Jihadists believe that Muslims have a religious duty to wage an “offensive jihad” against infidels, and there seems to have been no lessening of Muslim antipathy toward the West in recent years. Many observers believe, in fact, that the threat of a Jihadist attack employing weapons of mass destruction (WMDs) is growing rather than receding, despite the recent presidential election in the United States and the dramatic growth of homeland-security precautions against terrorism. Former U.S. Senator Sam Nunn (D-Ga.) said even prior to 9/11 that the possibility of a terrorist WMD attack against the United States is no longer a question of “if” but “when” such an attack might occur.

Nunn’s statement was echoed by former Vice President Dick Cheney in an interview two weeks after leaving office. According to Cheney, there is a “high probability” of a nuclear or biological attack against the United States within the next few years. That chilling possibility is backed up by a study cited by Gary Ackerman, research director of the National Consortium for the Study of Terrorism and Responses to Terrorism, in which respondents indicated that they believe there is a thirty percent probability of a WMD attack against the United States within the next five years.

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UK Reports: WMD Terror Strike on Major City ‘More Realistic’

May 2009

Terrorists attacking a major city with nuclear or biological weapons is “more realistic” than ever, British officials warned as they lifted the secrecy from six years of counter-terrorism efforts.

Called “Contest,” the U.K. anti-terror strategy contends that new technologies and lawless nations boost the odds of a WMD attack leading to massive death and destruction.

Titled “Pursue, Protect, Prevent, Prepare: The United Kingdom’s Strategy for Countering International Terrorism,” the 176-page report presents an updated British strategy for combating terrorism.

Home Secretary Jacqui Smith describes Contest as “one of the most comprehensive and wide-ranging approaches to tackling terrorism anywhere in the world.”

Dr. Marvin Cetron, the futurist and founder of Forecasting International, a firm that advises U.S. counter-terrorism agencies, reports that British authorities have every reason to be concerned.

“The terrorists are getting better qualified, more technically trained people as we’ve seen in Britain,” Cetron says. “And they’re trying to get the capability. They’re still working on getting nuclear fissionable material. That’s a low probability, but it is a high-impact event.”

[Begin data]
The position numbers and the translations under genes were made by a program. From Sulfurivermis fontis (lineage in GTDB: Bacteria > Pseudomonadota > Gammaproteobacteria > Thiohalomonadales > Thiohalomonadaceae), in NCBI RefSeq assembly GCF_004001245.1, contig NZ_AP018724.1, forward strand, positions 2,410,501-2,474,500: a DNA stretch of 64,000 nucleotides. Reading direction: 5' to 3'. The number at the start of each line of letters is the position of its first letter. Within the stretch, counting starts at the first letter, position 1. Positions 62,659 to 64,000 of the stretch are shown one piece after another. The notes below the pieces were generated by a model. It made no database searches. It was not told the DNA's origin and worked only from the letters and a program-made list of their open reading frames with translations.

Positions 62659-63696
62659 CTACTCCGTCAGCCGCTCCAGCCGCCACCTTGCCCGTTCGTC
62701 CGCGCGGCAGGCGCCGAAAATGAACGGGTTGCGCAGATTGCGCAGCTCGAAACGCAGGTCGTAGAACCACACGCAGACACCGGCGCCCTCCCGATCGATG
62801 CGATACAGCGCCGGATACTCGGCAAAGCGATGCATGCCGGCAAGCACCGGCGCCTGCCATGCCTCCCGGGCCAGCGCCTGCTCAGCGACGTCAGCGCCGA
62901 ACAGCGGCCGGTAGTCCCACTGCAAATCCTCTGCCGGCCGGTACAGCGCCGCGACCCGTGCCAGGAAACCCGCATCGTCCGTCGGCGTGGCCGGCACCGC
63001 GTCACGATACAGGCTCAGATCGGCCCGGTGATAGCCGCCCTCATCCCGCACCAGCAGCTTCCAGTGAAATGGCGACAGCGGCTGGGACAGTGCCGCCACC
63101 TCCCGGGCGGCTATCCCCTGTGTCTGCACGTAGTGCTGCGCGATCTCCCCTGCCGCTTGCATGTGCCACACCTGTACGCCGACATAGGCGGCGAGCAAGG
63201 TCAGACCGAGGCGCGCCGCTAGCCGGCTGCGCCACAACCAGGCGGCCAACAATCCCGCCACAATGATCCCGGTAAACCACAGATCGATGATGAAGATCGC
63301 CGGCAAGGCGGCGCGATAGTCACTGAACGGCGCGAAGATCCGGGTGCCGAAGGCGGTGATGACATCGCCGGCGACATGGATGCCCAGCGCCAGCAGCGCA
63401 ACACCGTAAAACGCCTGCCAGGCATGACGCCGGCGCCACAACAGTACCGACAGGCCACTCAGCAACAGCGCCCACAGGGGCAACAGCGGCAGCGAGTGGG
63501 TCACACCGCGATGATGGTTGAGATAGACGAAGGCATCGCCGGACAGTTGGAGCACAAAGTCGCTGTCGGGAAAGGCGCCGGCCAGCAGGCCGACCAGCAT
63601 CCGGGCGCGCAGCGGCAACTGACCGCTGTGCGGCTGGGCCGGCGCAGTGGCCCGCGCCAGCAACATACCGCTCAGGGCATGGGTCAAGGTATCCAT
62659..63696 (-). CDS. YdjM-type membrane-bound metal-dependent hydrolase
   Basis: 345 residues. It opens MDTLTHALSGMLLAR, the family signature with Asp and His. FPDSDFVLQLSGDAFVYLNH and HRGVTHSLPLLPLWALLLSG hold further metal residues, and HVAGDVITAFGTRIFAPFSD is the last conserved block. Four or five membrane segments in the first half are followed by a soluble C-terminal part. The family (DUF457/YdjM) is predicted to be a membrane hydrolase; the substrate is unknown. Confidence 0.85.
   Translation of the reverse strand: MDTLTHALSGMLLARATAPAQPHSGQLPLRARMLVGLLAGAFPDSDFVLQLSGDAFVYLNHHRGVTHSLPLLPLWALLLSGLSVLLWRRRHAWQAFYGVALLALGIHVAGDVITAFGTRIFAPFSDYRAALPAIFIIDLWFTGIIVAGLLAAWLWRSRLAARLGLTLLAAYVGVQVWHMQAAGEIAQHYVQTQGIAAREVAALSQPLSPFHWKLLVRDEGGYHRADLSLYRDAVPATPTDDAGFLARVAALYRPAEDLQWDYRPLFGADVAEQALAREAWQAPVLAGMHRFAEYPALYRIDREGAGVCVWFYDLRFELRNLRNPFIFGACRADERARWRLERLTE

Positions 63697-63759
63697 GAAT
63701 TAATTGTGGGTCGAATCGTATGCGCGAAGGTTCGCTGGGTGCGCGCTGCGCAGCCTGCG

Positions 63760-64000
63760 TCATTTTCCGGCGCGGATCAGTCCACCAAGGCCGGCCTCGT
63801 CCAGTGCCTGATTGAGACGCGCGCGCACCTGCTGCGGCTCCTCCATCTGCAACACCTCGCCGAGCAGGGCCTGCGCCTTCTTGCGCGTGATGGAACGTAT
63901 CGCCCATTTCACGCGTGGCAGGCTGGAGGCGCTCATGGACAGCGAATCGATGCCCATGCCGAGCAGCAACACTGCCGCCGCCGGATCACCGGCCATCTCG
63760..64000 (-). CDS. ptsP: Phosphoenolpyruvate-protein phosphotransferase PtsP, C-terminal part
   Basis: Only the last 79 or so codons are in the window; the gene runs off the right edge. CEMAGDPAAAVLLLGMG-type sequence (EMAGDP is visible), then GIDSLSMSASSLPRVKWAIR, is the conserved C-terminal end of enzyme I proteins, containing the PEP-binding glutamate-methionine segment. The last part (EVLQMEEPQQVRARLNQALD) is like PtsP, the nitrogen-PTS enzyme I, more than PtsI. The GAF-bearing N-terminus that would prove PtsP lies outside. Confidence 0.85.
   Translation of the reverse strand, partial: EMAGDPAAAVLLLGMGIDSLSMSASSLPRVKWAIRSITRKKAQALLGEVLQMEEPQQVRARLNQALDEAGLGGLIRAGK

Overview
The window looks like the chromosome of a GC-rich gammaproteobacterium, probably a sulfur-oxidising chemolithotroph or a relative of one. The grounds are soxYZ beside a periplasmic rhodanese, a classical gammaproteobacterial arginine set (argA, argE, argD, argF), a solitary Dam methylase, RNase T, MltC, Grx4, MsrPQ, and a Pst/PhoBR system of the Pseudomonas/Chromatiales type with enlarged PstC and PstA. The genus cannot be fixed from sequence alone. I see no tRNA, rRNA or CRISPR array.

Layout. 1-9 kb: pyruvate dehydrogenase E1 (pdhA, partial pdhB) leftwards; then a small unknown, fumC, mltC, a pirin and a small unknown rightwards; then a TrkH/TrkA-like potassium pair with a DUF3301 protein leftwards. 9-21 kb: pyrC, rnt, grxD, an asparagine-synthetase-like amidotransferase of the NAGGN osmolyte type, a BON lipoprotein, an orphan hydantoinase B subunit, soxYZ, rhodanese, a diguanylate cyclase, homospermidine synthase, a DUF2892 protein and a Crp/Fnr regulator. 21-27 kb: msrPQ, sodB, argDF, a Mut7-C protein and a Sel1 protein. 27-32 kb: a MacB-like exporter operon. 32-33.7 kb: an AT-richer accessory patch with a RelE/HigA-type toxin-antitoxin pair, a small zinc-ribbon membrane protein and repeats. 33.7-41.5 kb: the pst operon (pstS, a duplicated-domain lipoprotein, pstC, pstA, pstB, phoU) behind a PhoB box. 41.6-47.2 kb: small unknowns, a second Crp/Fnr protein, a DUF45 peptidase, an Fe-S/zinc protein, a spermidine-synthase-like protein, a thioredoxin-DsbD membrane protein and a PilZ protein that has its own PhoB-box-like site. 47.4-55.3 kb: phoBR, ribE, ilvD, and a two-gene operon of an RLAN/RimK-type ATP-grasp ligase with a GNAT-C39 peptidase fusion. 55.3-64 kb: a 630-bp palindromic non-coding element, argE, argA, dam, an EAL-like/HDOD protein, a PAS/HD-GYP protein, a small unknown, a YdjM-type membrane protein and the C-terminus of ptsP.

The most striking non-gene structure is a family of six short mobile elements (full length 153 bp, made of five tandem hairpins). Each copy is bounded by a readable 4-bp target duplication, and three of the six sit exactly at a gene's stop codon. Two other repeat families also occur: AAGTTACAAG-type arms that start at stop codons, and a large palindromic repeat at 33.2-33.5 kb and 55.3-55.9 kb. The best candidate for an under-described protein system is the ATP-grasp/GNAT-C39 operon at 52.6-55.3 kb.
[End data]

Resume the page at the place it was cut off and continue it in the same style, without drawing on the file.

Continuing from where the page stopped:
Since 2001, the report reveals, British authorities have thwarted over a dozen terrorist attacks. One measure of officials’ concern: U.K authorities have trained and equipped over 7,000 police officers to respond to WMD incidents. They have also built facilities for mass decontamination’s, should a WMD attack occur.

“Contemporary terrorist organizations aspire to use chemical, biological, radiological and even nuclear weapons,” the report states. “Changing technology and the theft and smuggling of chemical, biological, radiological and nuclear and explosive (CBRNE) materials make this aspiration more realistic than it may have been in the recent past.”

A letter from Prime Minister Gordon Brown accompanying the Contest report states: “This new form of terrorism is different in scale and nature from the terrorist threats we have had to deal with in recent decades. It is intent on inflicting mass casualties without warning, motivated by a violent extremist ideology, and exploits modern travel and communications to spread through a loose and dangerous global network.”

One question counter-terror experts will no doubt be asking: Why after six years is the British government lifting the veil of secrecy over its counter-terrorism strategy and assessments?

Smith said the government seeks to “provide the people of the UK and our partners overseas with as full and as open an account as possible of why and how we are tackling this threat.”

The new report lists four main terror threats facing the U.K., all of them linked to al Qaida:

  • The current al-Qaida organization.
  • Al-Qaida-affiliated terrorist organizations.
  • “Self-starting” terror groups, or individuals, seeking to emulate an al-Qaida style attack.